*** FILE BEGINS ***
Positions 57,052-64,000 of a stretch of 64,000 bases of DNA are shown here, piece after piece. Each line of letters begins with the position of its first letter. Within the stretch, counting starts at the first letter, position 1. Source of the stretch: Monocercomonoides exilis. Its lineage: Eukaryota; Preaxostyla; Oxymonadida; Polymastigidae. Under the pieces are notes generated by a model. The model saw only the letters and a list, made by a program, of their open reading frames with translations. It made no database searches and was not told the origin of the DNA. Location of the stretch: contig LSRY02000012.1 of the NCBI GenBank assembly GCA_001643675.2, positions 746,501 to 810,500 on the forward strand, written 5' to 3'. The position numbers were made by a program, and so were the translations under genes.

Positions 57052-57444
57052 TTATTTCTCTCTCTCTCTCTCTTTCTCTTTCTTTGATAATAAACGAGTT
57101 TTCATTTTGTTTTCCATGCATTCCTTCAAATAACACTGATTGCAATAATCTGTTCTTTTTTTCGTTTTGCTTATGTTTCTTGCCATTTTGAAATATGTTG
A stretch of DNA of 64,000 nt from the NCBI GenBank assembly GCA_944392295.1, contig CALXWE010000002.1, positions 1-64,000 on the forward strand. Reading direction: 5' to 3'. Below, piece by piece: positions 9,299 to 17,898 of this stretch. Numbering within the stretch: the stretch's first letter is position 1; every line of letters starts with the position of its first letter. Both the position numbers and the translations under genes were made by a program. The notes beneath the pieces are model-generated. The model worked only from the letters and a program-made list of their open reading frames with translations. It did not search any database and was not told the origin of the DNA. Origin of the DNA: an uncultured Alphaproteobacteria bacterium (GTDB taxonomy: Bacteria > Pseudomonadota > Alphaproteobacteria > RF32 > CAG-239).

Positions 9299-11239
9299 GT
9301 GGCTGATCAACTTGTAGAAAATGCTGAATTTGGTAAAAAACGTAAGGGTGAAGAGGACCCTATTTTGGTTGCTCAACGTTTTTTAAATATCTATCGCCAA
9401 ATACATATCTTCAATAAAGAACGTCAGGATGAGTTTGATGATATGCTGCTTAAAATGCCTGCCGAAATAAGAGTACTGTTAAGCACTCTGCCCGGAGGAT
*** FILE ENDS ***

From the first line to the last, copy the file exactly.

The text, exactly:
Positions 57,052-64,000 of a stretch of 64,000 bases of DNA are shown here, piece after piece. Each line of letters begins with the position of its first letter. Within the stretch, counting starts at the first letter, position 1. Source of the stretch: Monocercomonoides exilis. Its lineage: Eukaryota; Preaxostyla; Oxymonadida; Polymastigidae. Under the pieces are notes generated by a model. The model saw only the letters and a list, made by a program, of their open reading frames with translations. It made no database searches and was not told the origin of the DNA. Location of the stretch: contig LSRY02000012.1 of the NCBI GenBank assembly GCA_001643675.2, positions 746,501 to 810,500 on the forward strand, written 5' to 3'. The position numbers were made by a program, and so were the translations under genes.

Positions 57052-57444
57052 TTATTTCTCTCTCTCTCTCTCTTTCTCTTTCTTTGATAATAAACGAGTT
57101 TTCATTTTGTTTTCCATGCATTCCTTCAAATAACACTGATTGCAATAATCTGTTCTTTTTTTCGTTTTGCTTATGTTTCTTGCCATTTTGAAATATGTTG
A stretch of DNA of 64,000 nt from the NCBI GenBank assembly GCA_944392295.1, contig CALXWE010000002.1, positions 1-64,000 on the forward strand. Reading direction: 5' to 3'. Below, piece by piece: positions 9,299 to 17,898 of this stretch. Numbering within the stretch: the stretch's first letter is position 1; every line of letters starts with the position of its first letter. Both the position numbers and the translations under genes were made by a program. The notes beneath the pieces are model-generated. The model worked only from the letters and a program-made list of their open reading frames with translations. It did not search any database and was not told the origin of the DNA. Origin of the DNA: an uncultured Alphaproteobacteria bacterium (GTDB taxonomy: Bacteria > Pseudomonadota > Alphaproteobacteria > RF32 > CAG-239).

Positions 9299-11239
9299 GT
9301 GGCTGATCAACTTGTAGAAAATGCTGAATTTGGTAAAAAACGTAAGGGTGAAGAGGACCCTATTTTGGTTGCTCAACGTTTTTTAAATATCTATCGCCAA
9401 ATACATATCTTCAATAAAGAACGTCAGGATGAGTTTGATGATATGCTGCTTAAAATGCCTGCCGAAATAAGAGTACTGTTAAGCACTCTGCCCGGAGGAT